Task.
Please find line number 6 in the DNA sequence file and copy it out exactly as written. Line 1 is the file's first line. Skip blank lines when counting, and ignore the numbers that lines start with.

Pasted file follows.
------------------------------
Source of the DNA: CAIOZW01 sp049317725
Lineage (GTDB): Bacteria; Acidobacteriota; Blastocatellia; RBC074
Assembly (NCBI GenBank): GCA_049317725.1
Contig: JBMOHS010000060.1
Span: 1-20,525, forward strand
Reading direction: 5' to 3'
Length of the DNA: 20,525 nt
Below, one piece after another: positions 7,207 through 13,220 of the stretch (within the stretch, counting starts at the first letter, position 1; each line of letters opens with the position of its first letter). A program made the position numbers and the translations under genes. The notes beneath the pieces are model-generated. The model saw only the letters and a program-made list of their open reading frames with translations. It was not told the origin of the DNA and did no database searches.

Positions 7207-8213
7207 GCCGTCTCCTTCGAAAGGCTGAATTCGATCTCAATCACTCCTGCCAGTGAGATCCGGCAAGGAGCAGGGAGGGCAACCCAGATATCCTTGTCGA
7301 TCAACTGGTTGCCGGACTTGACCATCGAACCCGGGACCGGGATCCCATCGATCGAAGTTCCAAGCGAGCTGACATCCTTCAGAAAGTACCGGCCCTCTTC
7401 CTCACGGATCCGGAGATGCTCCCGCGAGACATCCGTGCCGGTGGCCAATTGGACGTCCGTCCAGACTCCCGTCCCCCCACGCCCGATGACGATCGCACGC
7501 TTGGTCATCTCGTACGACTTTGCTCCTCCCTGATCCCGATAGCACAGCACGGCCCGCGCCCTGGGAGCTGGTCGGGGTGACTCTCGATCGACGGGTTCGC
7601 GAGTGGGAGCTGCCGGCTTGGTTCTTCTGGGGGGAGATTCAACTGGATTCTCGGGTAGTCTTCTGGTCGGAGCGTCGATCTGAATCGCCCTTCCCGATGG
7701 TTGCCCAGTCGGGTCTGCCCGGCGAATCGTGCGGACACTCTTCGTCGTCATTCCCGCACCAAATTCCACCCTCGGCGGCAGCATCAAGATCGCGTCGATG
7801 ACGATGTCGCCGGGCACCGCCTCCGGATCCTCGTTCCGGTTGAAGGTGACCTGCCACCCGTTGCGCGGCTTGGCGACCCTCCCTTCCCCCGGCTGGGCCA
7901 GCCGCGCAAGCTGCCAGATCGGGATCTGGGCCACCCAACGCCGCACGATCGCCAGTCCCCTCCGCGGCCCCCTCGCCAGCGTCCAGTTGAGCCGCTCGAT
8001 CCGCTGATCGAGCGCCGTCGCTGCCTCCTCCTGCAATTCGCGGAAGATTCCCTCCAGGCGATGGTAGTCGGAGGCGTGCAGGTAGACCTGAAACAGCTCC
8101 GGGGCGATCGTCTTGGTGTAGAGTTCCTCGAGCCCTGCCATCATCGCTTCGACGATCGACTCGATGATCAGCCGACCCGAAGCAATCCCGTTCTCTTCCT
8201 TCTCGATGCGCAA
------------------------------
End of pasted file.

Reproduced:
Reading direction: 5' to 3'